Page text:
South Carolina started slow. Again. The Gamecocks rallied. Again. Head coach Will Muschamp came to the defense of his starting quarterback. Again. South Carolina lost to Texas A&M. Again.
The Gamecocks fell 26-23 to the No. 22 Aggies on Saturday in front of an announced crowd of 76,871 in Williams-Brice Stadium, falling to 0-5 all-time against Texas A&M and 0-8 in their last eight games against ranked teams.
Starting quarterback Jake Bentley and the offense bore the brunt of the fans’ ire for the loss and not without reason. Bentley was 6-of-17 for 46 yards, no touchdowns and one interception at halftime and drew loud boos from the fans on several occasions.
“He’s a battler. He’s a competitor. He’s competing in front of 80,000 people. That position is going to be criticized, just like my position. He understands it,” Muschamp said. “He battled his (butt) off and put us in position to win the football game. That’s his mental makeup. That’s why he has a lot of respect from his teammates and has the respect of his coaching staff.”
“We need to play better around him.”
That was a reference to a wide receiving corps that was expected to be this team’s strength but has instead had repeated problems catching the ball. Senior Deebo Samuel and junior Bryan Edwards each dropped passes that would have been at least 50-yard gains in the first half.
“It changes the whole complexion of the game if you finish those plays,” Muschamp said.
It wasn’t just Samuel and Edwards either. Shi Smith didn’t drop a pass in the first 17 games of his collegiate career. He dropped two Saturday against the Aggies. Kiel Pollard dropped another.
“We had to take some shots down the field. We felt like we could win in coverage down the field and we did,” Muschamp said. “We just have to take advantage of our opportunities. We have to finish the play. Those are the frustrating things to overcome for us right now.”
Impossible things to overcome, in fact. South Carolina trailed 16-0 before its offense got going. The Gamecocks eventually tied the game at 16-16 but couldn’t muster enough offense to finish the comeback. South Carolina finished with 299 yards, stopping short of 300 for the first time this season.
Asked how surprised he was that it’s his wide receivers who have been the most glaring issue, Muschamp said, “Very.”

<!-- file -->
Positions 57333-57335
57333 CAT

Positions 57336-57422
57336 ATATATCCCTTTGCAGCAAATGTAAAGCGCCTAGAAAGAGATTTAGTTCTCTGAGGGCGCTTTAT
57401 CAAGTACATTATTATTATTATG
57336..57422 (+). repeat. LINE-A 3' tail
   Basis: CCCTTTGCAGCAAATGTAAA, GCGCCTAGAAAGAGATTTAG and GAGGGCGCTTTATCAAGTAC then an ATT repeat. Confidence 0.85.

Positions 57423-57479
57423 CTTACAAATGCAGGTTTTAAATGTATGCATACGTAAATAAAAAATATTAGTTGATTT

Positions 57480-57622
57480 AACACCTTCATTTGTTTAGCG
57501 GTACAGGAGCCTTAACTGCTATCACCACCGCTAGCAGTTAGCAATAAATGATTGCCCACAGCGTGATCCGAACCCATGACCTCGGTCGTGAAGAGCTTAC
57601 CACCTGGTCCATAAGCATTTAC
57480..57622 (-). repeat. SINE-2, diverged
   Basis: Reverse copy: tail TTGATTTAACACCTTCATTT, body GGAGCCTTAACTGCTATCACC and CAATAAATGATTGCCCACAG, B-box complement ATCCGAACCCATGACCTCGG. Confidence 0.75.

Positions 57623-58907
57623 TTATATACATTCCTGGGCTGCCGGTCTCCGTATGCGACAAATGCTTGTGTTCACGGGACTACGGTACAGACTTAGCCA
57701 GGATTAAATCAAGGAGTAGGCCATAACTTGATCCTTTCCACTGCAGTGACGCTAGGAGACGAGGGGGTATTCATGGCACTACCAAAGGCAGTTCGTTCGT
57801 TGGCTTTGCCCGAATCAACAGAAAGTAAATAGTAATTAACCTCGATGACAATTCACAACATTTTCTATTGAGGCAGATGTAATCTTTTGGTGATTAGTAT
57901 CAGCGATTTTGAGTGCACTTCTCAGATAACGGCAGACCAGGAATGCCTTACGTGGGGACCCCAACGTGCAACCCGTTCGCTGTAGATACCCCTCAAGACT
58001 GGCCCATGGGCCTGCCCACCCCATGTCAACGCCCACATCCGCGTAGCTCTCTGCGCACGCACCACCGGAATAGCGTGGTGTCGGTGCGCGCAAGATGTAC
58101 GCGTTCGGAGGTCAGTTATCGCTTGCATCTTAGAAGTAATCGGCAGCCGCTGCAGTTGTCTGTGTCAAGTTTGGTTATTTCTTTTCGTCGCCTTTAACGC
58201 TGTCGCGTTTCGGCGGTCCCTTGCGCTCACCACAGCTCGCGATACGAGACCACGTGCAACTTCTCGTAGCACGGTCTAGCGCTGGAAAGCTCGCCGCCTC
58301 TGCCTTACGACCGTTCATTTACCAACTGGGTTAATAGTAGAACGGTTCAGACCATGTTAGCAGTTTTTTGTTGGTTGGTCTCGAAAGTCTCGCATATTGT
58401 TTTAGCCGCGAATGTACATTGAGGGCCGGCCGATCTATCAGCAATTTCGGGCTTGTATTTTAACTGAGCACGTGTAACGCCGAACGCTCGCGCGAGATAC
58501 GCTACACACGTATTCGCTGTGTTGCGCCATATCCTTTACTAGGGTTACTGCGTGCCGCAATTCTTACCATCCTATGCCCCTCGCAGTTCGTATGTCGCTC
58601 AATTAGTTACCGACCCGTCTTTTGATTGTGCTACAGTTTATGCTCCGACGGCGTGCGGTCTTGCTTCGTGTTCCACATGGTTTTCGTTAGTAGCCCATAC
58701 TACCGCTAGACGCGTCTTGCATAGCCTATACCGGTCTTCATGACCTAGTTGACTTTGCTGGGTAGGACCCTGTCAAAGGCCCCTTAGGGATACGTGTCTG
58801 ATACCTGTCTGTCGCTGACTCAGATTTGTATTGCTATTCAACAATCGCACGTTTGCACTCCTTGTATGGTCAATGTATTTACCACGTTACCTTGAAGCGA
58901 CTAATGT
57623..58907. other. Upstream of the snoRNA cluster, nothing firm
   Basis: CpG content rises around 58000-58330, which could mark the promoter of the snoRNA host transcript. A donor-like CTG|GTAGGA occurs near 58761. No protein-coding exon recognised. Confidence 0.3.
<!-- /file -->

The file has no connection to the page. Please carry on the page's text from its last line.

Asked if he could explain it, he replied, “I really can’t.”
Bentley missed last week’s game due to a knee injury, and senior backup Michael Scarnecchia threw for 249 yards, three touchdowns and no interceptions in his absence, but Muschamp said he never seriously considered replacing Bentley with Scarnecchia against the Aggies. Many in the Williams-Brice crowd would have made that move in the first half, and they let their feelings be known when Bentley threw an interception in the end zone in the first half and on several occasions he missed throws.
“Obviously, it’s disappointing to hear that from the fans, but they just want to win and so do I,” Bentley said.
Bentley’s teammates came to his defense during the game, Bentley said, and he came to his receivers’ defense after the game.
“They know I am going to keep throwing it to them, and I have all the faith in the world in them,” he said. “It’s something that we as a group have to work on in practice and do whatever it takes to stop this from happening. They know I have complete faith in them, and I’m going to keep throwing it up to them for them to make plays.”
The Gamecocks offense’s struggles — they failed to reach 100 yards rushing as a team and converted only 2-of-9 third downs — put a lot of strain on the defense. Texas A&M held the ball for 41 minutes, 29 seconds of the game’s 60 minutes and methodically rolled up 458 yards. The Aggies held the ball for 12:17 of the third quarter and went ahead 26-16 on a 3-yard run by Trayveon Williams with 1:36 remaining. Samuel caught a 6-yard touchdown pass with 48 seconds left to close the gap to 26-23, but South Carolina did not recover the ensuing onside kick attempt.
“Our guys continued to battle and put ourselves in a position at the end to have an opportunity and didn’t get it done, bottom line,” Muschamp said.